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[ COINS ] Saint-Gaudens Double Eagles 1920-S $20 MS66 PCGS
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[ COINS ] Saint-Gaudens Double Eagles 1920-S $20 MS66 PCGS. Eliasberg/Duckor. Because of the unparalleled quality of this extremely rare Saint-Gaudens twenty, we have to wonder if this piece was obtained directly from the mint and was one of the coins used by members of the Assay Commission. There is no direct evidence to indicate this, but Roger Burdette uncovered a series of letters from Dr. Thomas Louis Comparette to George Godard, Librarian of Connecticut and the person responsible for updating the Joseph P. Mitchelson Collection that had been donated to the state in 1911. Comparette actually admitted his actions were irregular and today we would probably say they amounted to insider trading. In a letter to Godard dated March 1, 1921, Comparette wrote: Here are two eagles struck at the San Francisco mint in 1920. With some difficulty I was able to secure four specimens from the pyx, of which I send you these, one for your collection, the other for [Connecticut State] Senator Hall... A year earlier Comparette wrote to Godard about double eagles: Herewith I am sending you a [1920] Twenty Dollar gold piece, just struck. It is for the Reserve Funds and not to be issued for general circulation, and the securing of the specimens for others than the government collection is probably irregular, so please do not let the fact become public knowledge. For others will demand specimens as soon as they learn that a few are out. We do not know and cannot know 85 years after the fact if this coin was a part of Comparette's irregular dealings with Godard, and possibly others. However, it seems a reasonable speculation given the extraordinary condition of the coin and its presence in the Eliasberg Collection, who purchased John Clapp's collection intact in 1942, and Clapp obtained many turn-of-the century coins directly from the mint. Did Clapp also have access to Comparette and Assay Commission coins? The 1920-S is a rarely-seen double eagle. When found, most examples are in the AU58-MS62 grade range with very few finer. This is the finest example known and only three Gems have been certified. The orange-gold coloration seen over each side is accented by an occasional streak of lilac that adds considerable visual appeal. Softly defined, as almost always seen on 1920-S twenties, there are no obvious marks that could be used as pedigree identifiers on this magnificent coin. Ex: Eliasberg (Bowers and Ruddy, 10/82), lot 1051, where it brought $30,800; purchased by Dr Stephen Duckor; sold by Dr. Duckor 3/00; and subsequently purchased by Phillip Morse. From The Phillip H. Morse Collection of Saint- Gaudens Coinage.(#9171)(Registry values: N1)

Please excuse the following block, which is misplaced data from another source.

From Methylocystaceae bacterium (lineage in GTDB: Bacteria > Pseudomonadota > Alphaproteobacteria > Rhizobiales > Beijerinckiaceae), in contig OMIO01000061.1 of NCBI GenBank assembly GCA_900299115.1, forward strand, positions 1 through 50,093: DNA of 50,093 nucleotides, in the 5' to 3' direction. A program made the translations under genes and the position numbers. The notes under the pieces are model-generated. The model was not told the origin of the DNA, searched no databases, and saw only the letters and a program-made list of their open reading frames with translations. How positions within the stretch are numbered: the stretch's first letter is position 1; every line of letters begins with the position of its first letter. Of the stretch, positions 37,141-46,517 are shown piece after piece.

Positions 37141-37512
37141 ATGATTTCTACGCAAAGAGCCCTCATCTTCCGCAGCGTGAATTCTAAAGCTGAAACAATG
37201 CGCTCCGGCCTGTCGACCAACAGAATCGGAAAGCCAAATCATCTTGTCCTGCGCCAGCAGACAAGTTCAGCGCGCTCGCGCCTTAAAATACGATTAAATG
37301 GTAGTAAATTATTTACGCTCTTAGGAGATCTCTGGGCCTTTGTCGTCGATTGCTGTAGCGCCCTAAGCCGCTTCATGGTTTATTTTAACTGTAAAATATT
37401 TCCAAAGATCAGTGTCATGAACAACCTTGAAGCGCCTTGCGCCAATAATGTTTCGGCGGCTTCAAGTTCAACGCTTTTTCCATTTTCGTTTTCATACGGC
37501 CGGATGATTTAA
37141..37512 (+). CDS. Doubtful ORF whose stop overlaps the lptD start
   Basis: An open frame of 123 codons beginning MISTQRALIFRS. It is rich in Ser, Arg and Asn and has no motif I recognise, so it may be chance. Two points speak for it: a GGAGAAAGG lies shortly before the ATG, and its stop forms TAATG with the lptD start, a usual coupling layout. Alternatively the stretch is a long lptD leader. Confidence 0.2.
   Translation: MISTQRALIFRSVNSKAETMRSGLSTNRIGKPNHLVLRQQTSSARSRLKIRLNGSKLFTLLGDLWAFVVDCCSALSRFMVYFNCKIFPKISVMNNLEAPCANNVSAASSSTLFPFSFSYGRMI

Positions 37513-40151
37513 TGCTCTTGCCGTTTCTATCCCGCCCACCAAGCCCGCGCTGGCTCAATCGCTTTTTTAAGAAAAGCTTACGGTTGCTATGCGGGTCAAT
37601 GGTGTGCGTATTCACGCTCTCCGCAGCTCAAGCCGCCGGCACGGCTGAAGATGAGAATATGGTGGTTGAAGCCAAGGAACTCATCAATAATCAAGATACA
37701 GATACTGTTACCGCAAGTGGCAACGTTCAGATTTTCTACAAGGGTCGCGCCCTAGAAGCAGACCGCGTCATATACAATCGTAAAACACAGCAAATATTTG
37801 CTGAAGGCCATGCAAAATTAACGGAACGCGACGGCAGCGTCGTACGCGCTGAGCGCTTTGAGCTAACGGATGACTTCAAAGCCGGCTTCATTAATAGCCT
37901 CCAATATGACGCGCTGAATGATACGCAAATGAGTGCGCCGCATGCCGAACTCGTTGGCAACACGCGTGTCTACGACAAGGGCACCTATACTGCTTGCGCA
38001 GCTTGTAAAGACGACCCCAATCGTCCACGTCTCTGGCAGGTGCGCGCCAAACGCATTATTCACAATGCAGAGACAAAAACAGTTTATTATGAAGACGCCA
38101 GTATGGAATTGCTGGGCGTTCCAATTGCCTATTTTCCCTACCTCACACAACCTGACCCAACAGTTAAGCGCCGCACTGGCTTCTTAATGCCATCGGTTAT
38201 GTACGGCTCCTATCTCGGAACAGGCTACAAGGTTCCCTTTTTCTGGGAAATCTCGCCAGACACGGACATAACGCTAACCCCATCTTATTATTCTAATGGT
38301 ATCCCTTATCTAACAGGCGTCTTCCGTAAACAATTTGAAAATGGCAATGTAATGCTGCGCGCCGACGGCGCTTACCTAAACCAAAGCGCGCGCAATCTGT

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NY, US
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*Note that the price is not recalculated to the current value, but refers to the actual final price at the time the product was sold.

*Note that the price is not recalculated to the current value, but refers to the actual final price at the time the product was sold.


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